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Bioterrorism: Practical Aspects Keith S. Kaye, MD, MPH.

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Presentation on theme: "Bioterrorism: Practical Aspects Keith S. Kaye, MD, MPH."— Presentation transcript:

1 Bioterrorism: Practical Aspects Keith S. Kaye, MD, MPH

2 Overview History and Overview of Bioterrorism Smallpox Update on Anthrax What to expect in event of a Bioterrorism threat What can you do to help?

3 Bioterrorism: History 1346, Kaffa: Attacking Mongols catapulted cadavers of plague victims into city 1710: Russians used plague victims against Swedes 1767: French and Indian War: Blankets from smallpox hospital provided to Native Americans – resulted in epidemic of smallpox World War I: Germany sent infected horses and mules into Allied lines World War II: Japanese military unit 731 killed thousands of Chinese in Ping Fan, Manchuria, with various agents, including Anthrax 2 incidents in US over past 20 years involving intentional bacterial contamination of food

4 United States Bioweaons Program 1942 established at Camp Detrick, MD 1950 biological simulant sprayed over San Francisco 1966 biological simulant sprayed in New York City subway system 1969 President Nixon suspends offensive program 1972 U.S, U.K., Soviet Union sign Biological Weapons Convention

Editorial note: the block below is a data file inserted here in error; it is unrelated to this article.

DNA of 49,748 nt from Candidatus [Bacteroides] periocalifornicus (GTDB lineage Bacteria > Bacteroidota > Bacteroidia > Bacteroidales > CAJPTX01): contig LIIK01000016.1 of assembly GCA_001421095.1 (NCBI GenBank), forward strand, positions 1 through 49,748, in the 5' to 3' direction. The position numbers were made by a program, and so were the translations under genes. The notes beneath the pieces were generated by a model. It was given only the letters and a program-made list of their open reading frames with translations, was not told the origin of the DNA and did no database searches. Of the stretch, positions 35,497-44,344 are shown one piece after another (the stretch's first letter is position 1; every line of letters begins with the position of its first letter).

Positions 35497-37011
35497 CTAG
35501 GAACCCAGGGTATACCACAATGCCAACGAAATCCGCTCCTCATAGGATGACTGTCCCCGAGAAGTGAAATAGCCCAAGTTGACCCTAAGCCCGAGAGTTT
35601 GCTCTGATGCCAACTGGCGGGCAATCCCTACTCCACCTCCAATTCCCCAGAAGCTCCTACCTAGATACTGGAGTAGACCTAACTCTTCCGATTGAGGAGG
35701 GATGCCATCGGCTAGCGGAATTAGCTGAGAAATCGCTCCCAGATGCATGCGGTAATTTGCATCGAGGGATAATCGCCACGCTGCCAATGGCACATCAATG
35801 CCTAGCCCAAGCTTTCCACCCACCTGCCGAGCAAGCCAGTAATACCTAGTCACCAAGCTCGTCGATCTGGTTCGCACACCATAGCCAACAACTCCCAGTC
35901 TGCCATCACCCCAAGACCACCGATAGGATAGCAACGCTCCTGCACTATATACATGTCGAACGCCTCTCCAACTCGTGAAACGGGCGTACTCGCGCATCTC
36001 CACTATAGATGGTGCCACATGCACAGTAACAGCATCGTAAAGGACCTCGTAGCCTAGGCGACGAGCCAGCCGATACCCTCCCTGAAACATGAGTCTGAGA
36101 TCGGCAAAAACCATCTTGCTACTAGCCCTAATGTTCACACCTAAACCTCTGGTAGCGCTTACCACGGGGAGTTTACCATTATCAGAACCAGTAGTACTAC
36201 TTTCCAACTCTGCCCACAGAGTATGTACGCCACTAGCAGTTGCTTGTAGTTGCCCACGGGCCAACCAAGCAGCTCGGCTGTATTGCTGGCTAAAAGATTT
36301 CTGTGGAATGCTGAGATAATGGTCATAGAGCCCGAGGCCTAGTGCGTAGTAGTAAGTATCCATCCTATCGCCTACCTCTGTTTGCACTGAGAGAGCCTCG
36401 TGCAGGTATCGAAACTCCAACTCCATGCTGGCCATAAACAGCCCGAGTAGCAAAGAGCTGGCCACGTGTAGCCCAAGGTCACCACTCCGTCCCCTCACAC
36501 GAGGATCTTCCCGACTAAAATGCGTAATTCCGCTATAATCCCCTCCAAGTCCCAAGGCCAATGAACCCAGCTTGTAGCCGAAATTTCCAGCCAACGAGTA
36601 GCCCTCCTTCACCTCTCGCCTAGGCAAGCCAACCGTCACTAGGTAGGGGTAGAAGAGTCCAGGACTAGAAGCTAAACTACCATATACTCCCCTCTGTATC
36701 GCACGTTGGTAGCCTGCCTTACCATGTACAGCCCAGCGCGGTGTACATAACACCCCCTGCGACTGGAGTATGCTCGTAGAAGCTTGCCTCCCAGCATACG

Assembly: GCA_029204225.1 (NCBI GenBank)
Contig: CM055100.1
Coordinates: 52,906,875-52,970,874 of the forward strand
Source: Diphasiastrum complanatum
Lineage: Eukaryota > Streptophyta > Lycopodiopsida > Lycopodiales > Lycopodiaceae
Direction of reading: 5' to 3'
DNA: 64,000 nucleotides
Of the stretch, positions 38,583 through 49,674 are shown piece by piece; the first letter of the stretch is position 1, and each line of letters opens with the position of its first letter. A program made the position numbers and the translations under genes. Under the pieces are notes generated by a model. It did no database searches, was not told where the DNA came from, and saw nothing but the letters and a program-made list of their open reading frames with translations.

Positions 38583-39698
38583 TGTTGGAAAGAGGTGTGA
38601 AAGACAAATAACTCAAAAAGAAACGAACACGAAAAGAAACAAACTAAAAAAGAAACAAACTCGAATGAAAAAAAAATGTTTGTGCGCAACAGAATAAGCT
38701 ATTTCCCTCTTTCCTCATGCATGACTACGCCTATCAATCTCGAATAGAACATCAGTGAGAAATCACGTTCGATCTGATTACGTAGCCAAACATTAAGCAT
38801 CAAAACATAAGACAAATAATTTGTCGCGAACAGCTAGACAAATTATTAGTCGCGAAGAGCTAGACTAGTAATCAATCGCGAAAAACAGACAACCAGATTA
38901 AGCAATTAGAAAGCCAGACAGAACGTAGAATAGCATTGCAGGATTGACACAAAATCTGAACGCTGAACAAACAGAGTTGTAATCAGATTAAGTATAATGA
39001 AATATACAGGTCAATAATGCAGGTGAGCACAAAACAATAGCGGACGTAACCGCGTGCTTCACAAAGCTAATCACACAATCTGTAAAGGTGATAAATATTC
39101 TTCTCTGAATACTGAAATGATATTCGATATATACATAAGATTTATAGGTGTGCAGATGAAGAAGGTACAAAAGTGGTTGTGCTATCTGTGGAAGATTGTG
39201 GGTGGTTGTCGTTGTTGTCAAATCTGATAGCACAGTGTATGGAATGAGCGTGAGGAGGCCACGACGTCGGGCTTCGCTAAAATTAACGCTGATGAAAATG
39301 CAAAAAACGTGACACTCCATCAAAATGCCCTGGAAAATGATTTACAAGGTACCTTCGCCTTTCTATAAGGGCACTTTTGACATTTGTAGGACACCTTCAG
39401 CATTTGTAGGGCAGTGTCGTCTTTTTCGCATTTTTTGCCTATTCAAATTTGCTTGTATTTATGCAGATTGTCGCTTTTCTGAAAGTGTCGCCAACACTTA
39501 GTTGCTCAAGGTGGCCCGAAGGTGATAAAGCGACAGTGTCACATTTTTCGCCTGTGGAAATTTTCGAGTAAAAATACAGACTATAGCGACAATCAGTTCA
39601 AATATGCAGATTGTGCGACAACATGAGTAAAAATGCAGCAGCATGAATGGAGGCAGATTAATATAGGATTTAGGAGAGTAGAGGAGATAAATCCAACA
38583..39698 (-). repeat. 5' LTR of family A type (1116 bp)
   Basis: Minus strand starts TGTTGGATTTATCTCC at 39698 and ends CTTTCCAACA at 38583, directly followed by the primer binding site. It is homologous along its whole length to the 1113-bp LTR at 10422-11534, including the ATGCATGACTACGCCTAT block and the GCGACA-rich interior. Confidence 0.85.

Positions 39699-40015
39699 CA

5 Soviet Union Bioweapons Program Massive program Many details known through defection of high-ranking scientist Weaponized numerous biological agents Much of offensive research took place after signing biological weapons treaty After dissolution of Soviet Union leaks/dissmination of scientists (known) and bioterrorism agents (suspected)

6 Difficulties in Cultivating Biological Weapons General difficulties in weaponizing a biologic agent –Ability to procure a virulent strain (e.g., anthrax, tularemia) –Ability to culture large amounts of the agent –Ability to process agent into a suitable form (e.g., anthrax spores) –Ability to safetly handle and store the agent (may be difficult for hemmorhagic fever viruses )

7 Why Biological Weapons? Although challenging to develop, still easier and cheaper to obtain than nuclear weapons Soviet scientists with expertise defected to rogue nations Potential to cause destruction and hysteria

8 Smallpox Virus with person-to-person transmission; rash similar to chicken pox, but can be easily differentiated Naturally occurring disease eradicated in 1977 Routine immunization in US stopped in 1972 US and Russia known to have smallpox stocks; but concerns that other countries have Smallpox as well